Still, scientist that I am, I am always curious about how things work. Or about how they were supposed to work, but didn't. Or how the latest plan was supposed to make things better, but wound up making things worse.

After 30+ years of working in a dangerous laboratory, I've pretty much seen it all save for—Thank God—any mistakes that led to loss of life, limb or hugely expensive equipment.

So a couple of thoughts about “Medicare For All” come immediately to my mind that perhaps need to be considered and dealt with before just jumping in with eyes closed and fingers crossed, à la ObamaCare.

First, as of 2007, the health care insurance industry employed some 444,000 people:

I've tried to find some more recent and “official” figures which suggest that as of January,2014, “direct health and medical insurance carriers” employed some 482,000 employees. This is consistent with the growth that is likely since 2007, but I confess that I'm not exactly certain what I'm looking at:

In any event, if we go with a single-payer system and do away with the entire health care insurance industry with a single stroke of the legislative pen, what happens to these close-to-half-a-million private-sector employees? Do we just put them out of work without any consideration, saying “Sorry about that?”

And what happens to the stockholders in this almost-$1Trillion per year industry, of which, through my 401(k) retirement investments, I'm sure I'm one?

And maybe some of you are, too?

Do we—not all of us wealthy rentiers, mind you—bite the bullet for the public good as GM's bondholders were—IMHO, illegally—forced to do when GM was bailed out?

In addition to overcoming the colossal lobbying effort that the health care insurance industry will exert to fend off single-payer as we have seen in the past, these are a couple of additional, more "grass-roots" issues that I have heard no one remark upon when talking about a transition to single-payer

And I'm sure that there will be other surprises along the way that will impede the transition to single-payer.

Murphy's Law—and its many correlaries—apply far beyond the laboratory, as ObamaCare supporters are now discovering to their chagrin.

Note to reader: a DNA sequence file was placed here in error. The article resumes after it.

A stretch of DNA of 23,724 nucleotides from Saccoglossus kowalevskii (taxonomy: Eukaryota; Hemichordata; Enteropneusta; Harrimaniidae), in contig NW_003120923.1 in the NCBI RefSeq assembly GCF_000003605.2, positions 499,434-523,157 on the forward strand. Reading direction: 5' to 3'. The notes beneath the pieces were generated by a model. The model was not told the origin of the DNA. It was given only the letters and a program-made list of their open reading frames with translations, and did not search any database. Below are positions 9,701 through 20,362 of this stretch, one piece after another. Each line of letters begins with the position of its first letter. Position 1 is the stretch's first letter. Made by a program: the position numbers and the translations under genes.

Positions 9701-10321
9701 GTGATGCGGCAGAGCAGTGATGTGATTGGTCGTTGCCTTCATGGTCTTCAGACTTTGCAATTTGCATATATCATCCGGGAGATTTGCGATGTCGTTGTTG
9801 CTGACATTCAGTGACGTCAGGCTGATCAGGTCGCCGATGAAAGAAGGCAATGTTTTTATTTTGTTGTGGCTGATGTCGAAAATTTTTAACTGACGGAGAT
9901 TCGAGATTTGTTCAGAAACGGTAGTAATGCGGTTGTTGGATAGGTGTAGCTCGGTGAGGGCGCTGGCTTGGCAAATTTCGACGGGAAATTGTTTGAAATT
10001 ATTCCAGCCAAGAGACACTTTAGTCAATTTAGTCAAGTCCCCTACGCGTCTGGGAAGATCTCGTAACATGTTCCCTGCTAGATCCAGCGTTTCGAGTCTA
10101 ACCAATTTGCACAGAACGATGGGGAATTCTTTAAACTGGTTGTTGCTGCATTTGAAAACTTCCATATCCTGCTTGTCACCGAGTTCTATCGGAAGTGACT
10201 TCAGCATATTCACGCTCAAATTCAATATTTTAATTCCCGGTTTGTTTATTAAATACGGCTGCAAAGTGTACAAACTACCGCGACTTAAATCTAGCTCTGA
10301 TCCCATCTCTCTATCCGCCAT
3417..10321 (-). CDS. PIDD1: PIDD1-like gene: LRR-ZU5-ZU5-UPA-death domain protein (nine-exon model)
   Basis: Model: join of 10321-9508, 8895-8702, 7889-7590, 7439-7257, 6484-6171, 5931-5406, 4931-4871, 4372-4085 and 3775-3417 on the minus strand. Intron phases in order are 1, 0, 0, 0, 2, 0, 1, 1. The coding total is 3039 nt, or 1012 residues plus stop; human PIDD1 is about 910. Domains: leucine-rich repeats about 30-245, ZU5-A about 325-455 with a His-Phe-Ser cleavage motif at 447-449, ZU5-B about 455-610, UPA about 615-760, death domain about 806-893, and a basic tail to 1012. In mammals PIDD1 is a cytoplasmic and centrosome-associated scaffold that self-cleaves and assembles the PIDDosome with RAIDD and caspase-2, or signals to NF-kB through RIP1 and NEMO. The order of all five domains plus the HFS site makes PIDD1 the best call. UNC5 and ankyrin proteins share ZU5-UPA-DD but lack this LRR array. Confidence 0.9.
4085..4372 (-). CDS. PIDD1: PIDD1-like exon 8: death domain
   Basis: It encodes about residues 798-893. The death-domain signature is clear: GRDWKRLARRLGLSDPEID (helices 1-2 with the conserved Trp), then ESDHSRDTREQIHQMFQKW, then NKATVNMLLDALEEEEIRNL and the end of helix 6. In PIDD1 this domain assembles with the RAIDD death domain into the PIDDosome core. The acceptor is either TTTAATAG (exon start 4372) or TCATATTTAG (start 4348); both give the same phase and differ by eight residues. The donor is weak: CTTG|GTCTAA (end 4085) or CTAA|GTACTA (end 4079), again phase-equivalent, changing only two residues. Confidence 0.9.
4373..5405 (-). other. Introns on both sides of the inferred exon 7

Forewarned is forearmed.

Pearl said...

Zee@ Your worries about releasing many insurance workers without redress for jobs, etc. can be easily overcome. Most of the underlings are mainly doing clerical style work under supervision which can be changed to working for organizations doing some good in the world such as environmental, etc.Also, any change in health care will be gradual with every inch fought over and can allow for adjustments. As for the owners or CEOs of the insurance companies, train them to repair roads, infrastructures, or any useful occupation needed and pay them from our hopefully more progressive taxes.If all else fails they can empty bed pans in the hospitals. Let them learn what their perpetration of a lousy system does to people who cannot find work.

Yes, even our wonderful health care system in Canada has its problems. A friend of mine who had serious 8 hour surgery on the veins of a leg was sent home and when I asked him what antibiotics he was on said none, without question. I was appalled but didn't want to frighten him and sure enough within 3 days he developed a dangerous infection that required massive doses of antibiotics and required a long while for his leg to heal. When I recently called his wife to find out how he was faring she told me he had been in the local hospital all week from a bloody nose they couldn't stop (and from which he fainted), had to be sent to the hospital in an ambulance and for 3 more days they were unable to stop the bleeding in the ICU despite several blood transfusions until finally it stopped. Why? He had been put on blood thinners many weeks before and neither he or his wife were told to have his blood checked regularly to test clotting, etc. which I immediately knew about. Their ignorance and the doctors' neglect almost cost him his life. I have found tremendous ignorance with doctors throughout my life and in the lives of my family and friends both here and in the United States and as a result have educated myself thoroughly regarding medications and procedures and prevented some real mishaps as a result.

Pearl said...

Part 2